Sofia Enters Ranking of Electric and Shared Mobility Cities in Europe

Sofia receives grade D (with the highest A and the lowest F) and ranks 20th out of 42 European cities surveyed an urban environment ranking by the Clean Cities Campaign. Bulgaria’s capital is ahead of places such as Madrid, London, Rome and Vienna, according to the environmental association For the Earth.

The “Thank You for Sharing” report, produced by the Clean Cities Campaign, a coalition of more than 80 European civil society organisations partnered by the environmental association, ranks cities according to four criteria that can be managed by local authorities: the availability of shared services for micro-mobility (bicycles, electric bikes and rental scooters), zero-emission public transport buses, the availability of shared services for electric vehicle transport, and the range and accessibility of public infrastructure for electric vehicle charging.

The relatively good position is rather due to the poor overall performance of most European cities, as well as two city-specific factors, For the Earth said.

The gap with the leaders is large – Bulgaria’s capital received 35.8% of the maximum possible points, while the A-rated cities met more than 80% of the criteria in the report.

Sofia’s relatively good level of public transport electrification is the main reason why it is not at the bottom of the ranking. This is largely a consequence of the city’s retention of its extensive trolleybus network, which began in 1941 and was largely developed by 1989. Additional investment in electric buses in recent years is also an influence – something in which many cities in Europe are clearly lagging behind. With a score of 6.8 out of 10, Sofia shares third place with Helsinki in the smaller ranking for the uptake of zero-emission buses in public transport.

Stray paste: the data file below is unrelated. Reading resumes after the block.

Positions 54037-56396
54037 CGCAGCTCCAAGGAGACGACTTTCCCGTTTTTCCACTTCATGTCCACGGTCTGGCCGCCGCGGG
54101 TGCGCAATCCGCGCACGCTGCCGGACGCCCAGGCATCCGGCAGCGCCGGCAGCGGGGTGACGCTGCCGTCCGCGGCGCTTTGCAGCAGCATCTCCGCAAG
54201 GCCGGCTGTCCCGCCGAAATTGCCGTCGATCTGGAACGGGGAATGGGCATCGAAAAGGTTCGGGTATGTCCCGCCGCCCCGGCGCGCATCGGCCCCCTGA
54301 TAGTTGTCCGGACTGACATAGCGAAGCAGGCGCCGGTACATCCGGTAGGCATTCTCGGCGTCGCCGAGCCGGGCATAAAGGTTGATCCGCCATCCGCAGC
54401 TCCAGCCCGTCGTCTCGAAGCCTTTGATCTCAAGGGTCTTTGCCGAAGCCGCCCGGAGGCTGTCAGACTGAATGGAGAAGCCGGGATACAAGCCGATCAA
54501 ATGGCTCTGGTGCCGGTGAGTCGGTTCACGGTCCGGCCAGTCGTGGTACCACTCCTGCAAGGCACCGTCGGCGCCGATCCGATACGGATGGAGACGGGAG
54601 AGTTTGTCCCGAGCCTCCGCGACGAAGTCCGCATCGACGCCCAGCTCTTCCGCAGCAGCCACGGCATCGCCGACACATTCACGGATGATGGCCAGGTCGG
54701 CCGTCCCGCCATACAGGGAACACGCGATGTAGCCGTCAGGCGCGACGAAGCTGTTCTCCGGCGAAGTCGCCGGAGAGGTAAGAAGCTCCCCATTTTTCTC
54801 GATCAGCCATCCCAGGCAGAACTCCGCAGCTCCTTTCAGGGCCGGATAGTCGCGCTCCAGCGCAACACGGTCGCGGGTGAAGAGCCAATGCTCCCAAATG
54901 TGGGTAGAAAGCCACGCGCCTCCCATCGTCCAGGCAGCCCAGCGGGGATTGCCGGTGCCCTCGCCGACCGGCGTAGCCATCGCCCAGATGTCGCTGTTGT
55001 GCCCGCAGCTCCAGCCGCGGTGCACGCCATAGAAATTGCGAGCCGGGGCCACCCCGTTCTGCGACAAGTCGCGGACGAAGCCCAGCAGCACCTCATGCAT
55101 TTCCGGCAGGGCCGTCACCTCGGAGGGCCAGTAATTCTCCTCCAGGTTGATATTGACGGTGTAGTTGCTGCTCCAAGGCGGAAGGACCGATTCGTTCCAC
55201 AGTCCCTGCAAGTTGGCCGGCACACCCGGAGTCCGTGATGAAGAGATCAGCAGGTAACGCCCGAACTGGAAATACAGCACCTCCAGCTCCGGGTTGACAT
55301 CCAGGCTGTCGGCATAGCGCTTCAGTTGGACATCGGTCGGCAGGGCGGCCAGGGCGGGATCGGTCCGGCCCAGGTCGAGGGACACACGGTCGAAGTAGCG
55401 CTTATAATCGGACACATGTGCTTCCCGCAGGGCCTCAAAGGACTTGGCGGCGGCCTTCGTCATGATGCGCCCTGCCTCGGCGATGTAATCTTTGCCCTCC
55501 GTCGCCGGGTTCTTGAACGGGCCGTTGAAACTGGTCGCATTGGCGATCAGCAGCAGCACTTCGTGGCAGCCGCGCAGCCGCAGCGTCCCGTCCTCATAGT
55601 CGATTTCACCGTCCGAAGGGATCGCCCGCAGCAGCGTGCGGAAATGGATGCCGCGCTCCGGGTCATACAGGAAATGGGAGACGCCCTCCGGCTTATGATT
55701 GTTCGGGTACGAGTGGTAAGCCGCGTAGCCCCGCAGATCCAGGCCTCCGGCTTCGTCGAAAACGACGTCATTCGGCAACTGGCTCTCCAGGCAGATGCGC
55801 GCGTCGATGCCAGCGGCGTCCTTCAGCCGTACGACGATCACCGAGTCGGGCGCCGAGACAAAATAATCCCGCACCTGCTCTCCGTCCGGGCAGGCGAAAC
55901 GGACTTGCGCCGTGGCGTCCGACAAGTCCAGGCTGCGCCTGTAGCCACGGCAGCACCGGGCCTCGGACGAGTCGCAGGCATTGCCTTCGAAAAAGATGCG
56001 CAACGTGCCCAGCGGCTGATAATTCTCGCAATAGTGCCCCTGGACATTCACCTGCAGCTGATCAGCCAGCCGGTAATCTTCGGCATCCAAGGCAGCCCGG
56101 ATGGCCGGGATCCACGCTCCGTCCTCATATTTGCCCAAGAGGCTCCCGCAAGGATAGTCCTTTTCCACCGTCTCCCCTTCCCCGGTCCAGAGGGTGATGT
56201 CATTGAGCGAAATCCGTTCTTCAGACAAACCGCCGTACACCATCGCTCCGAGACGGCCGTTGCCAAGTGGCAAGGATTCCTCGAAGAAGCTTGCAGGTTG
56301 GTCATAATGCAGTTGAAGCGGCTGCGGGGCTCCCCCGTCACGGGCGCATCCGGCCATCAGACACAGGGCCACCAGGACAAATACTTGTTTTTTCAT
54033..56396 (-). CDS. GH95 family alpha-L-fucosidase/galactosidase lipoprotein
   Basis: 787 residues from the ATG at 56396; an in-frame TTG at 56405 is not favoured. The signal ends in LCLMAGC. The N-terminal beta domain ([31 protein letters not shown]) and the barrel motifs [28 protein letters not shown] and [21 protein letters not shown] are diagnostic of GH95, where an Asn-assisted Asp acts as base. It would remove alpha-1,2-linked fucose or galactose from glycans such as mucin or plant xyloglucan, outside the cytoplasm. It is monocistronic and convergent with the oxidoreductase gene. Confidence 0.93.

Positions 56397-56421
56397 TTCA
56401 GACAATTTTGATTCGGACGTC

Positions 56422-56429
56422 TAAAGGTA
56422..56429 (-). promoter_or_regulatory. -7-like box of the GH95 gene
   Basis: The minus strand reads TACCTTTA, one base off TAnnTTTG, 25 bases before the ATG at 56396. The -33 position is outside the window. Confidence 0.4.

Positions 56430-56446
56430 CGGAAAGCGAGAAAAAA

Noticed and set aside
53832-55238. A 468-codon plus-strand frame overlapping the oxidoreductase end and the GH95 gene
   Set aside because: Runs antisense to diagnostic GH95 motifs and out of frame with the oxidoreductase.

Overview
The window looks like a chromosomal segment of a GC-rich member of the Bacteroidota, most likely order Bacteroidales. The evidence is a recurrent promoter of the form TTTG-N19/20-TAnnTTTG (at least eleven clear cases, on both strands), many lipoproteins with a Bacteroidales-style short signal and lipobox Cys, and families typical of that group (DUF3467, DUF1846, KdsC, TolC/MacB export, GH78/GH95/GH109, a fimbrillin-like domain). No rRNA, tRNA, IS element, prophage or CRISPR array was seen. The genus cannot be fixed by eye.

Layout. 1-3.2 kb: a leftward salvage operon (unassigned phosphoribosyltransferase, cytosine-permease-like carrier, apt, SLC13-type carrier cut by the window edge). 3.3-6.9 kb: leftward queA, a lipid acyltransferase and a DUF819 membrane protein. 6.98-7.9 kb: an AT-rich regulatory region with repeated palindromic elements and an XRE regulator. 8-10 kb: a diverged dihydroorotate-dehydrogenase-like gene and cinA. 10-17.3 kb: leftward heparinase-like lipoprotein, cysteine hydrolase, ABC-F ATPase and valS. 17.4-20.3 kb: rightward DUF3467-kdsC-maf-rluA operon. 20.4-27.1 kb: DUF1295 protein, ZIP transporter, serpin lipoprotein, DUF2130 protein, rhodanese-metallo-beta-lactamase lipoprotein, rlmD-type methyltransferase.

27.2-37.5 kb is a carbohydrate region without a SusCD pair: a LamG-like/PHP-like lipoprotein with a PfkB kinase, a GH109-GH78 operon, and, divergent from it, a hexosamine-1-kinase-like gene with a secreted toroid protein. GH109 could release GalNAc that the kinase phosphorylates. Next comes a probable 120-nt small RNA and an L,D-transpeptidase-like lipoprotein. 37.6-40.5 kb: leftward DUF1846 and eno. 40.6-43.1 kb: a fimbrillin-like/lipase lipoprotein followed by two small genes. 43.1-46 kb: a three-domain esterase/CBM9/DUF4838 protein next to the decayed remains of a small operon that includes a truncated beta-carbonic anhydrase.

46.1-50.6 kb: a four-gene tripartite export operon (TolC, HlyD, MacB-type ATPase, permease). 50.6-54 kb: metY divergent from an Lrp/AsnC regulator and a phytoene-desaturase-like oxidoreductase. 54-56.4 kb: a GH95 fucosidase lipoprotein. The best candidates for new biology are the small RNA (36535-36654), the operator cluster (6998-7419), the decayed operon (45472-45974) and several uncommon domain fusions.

The private initiative is also having an impact, with Sofia performing not that badly in the ranking for available shared electric vehicles. However, this is not due to foresighted and sustainable urban management. A private operator for fast short-term electric car rental has existed in the capital for several years, offering around 600 electric cars to the citizens and visitors of Sofia.

At the same time, Bulgaria’s largest city ranks last in Europe in micromobility (the criterion refers to the availability of bicycles, electric bikes and other micromobility devices) and scores only 2.2 out of 10 in the fourth category – for the public infrastructure available for charging electric vehicles.

Sofia ranked very well in terms of electrification of public transport buses and well in shared electric vehicles, but lagged behind in terms of micromobility and infrastructure, the release concluded.